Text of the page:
Performance Monitoring With OpenTracing, OpenCensus, and OpenMetrics | Datadog

Performance monitoring with OpenTracing, OpenCensus, and OpenMetrics

Author Mallory Mooney

Published: February 6, 2019

If you are familiar with instrumenting applications, you may have heard of OpenMetrics, OpenTracing, and OpenCensus. These projects aim to create standards for application performance monitoring and collecting metric data. Although the projects do overlap in terms of their goals, they each take a different approach to observability and instrumentation. In this post, we’ll provide an introduction to all three projects, along with some key differentiators of each, and how they best support application monitoring.

Key project differences

OpenMetrics aims to create a standard format for exposing metric data, while OpenTracing and OpenCensus focus on creating a standard for distributed tracing. Because the OpenCensus and OpenTracing projects share similar goals, there is a lot of overlap with their tracing APIs. They both employ a standard for tracking requests across process boundaries so you can visualize all the operations (e.g., database calls, caching) that go into fulfilling individual requests. This enables you to monitor application performance with one of the several backends (e.g., Datadog, Zipkin) that OpenTracing or OpenCensus supports.

OpenCensus is a part of the Google Open Source community, and OpenTracing and OpenMetrics are Cloud Native Computing Foundation (CNCF) projects. The OpenCensus and OpenTracing projects use similar mechanisms, though they refer to them in different terms:

Tracing interfaceGeneric context propagation format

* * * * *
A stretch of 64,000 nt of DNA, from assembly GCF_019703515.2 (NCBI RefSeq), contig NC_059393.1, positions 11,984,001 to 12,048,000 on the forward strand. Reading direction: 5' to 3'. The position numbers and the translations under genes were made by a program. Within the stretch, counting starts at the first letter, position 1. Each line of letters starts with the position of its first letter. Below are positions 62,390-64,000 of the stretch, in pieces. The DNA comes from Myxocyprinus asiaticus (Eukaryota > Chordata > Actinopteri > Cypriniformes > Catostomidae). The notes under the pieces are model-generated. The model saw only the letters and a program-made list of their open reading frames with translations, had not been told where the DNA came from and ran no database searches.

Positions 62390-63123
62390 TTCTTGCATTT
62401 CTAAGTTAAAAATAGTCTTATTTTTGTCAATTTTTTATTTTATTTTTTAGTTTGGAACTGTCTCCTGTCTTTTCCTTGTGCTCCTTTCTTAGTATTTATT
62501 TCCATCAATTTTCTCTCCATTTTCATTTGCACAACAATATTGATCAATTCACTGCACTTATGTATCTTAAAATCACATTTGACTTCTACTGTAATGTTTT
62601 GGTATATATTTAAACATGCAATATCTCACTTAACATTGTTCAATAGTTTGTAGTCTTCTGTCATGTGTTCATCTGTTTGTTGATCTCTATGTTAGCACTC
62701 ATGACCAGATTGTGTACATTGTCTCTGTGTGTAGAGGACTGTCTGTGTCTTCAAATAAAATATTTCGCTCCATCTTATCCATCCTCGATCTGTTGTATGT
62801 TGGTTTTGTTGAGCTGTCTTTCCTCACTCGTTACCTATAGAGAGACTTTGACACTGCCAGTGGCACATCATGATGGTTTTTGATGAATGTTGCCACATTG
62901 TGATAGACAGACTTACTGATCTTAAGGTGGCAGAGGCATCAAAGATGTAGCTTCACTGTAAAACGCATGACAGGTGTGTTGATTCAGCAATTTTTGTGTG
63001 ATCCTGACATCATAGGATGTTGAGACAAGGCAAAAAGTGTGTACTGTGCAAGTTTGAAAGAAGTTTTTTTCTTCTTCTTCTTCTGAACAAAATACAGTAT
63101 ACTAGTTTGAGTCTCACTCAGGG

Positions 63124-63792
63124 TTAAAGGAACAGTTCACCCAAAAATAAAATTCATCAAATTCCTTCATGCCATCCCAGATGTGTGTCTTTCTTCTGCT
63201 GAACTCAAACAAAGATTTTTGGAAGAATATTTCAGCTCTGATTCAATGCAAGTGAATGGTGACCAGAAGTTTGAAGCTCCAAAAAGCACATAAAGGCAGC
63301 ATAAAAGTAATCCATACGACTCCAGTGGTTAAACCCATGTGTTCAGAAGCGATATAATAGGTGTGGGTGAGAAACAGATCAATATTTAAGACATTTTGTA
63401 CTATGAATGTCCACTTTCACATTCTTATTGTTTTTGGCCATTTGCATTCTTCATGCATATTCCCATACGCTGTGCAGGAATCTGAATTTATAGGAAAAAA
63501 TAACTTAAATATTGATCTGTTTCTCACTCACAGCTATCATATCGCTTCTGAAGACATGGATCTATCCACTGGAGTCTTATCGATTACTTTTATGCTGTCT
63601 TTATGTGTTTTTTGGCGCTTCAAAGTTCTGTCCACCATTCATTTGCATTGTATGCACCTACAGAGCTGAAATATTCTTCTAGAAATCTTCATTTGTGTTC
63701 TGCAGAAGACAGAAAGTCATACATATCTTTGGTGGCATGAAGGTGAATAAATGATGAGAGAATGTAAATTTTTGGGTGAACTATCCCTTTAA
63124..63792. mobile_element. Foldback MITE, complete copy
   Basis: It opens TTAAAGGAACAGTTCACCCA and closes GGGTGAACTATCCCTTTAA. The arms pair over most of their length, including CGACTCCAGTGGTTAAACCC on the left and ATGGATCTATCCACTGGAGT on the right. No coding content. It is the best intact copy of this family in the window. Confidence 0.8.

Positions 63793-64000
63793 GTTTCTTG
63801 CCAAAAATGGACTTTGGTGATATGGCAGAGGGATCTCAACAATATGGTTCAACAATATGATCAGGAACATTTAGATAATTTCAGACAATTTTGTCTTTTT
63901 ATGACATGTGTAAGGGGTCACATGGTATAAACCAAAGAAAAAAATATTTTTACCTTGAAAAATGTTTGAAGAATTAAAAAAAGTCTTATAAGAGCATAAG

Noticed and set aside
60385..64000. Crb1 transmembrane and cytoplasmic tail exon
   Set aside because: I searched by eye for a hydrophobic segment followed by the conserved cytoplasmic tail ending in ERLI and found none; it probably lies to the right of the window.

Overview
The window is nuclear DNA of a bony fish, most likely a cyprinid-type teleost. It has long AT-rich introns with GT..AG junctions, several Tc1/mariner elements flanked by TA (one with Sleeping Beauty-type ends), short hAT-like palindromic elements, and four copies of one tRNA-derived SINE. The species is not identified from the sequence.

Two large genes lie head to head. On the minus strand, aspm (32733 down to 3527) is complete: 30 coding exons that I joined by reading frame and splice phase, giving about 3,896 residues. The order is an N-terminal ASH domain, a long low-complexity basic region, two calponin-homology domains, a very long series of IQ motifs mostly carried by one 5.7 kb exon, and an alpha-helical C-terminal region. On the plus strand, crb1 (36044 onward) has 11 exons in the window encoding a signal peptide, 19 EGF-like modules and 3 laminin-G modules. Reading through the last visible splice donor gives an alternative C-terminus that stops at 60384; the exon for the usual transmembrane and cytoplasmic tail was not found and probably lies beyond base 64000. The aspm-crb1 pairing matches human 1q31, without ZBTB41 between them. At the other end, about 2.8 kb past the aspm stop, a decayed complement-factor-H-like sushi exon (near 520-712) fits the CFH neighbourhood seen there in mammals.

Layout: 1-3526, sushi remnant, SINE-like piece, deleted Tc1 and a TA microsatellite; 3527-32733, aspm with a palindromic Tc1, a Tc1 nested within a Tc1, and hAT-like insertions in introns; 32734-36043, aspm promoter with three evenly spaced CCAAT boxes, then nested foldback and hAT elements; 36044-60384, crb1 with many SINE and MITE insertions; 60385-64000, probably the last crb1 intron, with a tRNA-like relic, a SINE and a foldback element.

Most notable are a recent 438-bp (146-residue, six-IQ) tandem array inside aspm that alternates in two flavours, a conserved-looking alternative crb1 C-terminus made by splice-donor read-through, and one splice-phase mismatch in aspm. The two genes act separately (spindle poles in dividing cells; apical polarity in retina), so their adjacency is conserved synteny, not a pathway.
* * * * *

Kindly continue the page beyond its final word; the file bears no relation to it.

OpenTracing is a standardized API for tracing and provides a specification that developers can use to instrument their own services or libraries for distributed tracing. OpenTracing also provides a way for developers to collect metrics, though it’s not an out-of-the-box implementation. OpenCensus is a collection of language-specific libraries for instrumenting an application, collecting stats (metrics), and exporting data to a supported backend.

Both projects are vendor-neutral, though there are some caveats. Because OpenTracing is an API, you can easily change which backend you use to store, visualize, and explore your traces, with minimal configuration. However, OpenTracing relies on the backend projects and vendors to implement their own tracers, meaning you have to ensure that your backend of choice provides a tracer that is compatible with the OpenTracing specification. OpenCensus, on the other hand, includes built-in exporters for multiple backends, but support for collecting different data types (distributed traces and metrics) varies by backend and by programming language.

Distributed tracing and instrumentation

Before we dive deeper into the specifics of each project, we need to take a look at the problem they try to address. An important aspect of application monitoring is instrumentation (e.g., for distributed tracing or custom metric collection), which enables you to get detailed insights into how your application is performing.

Distributed tracing, in particular, is critical for understanding how a request moves across multiple services, packages, and infrastructure components. Distributed tracing follows requests through traces and spans. Traces are records of the entire lifecycle of a request, including each service it interacts with (e.g., MongoDB, Redis, NGINX). Each trace is made up of one or more spans: operations executed by a service for a request (e.g., GET, POST, PUT). Spans can include information such as the status of an HTTP request, the name of the service executing the operation, timestamps, and links to other spans.

Example trace

In the example trace above, a single request is broken down into separate spans across multiple services. These visualizations enable you to troubleshoot performance issues such as long execution times for a database query.

Tracing is especially useful for applications that are built with microservices. Because this type of architecture uses loosely coupled components or services, distributed tracing that captures the full lifecycle of a request becomes integral to understanding how well each service is performing for users.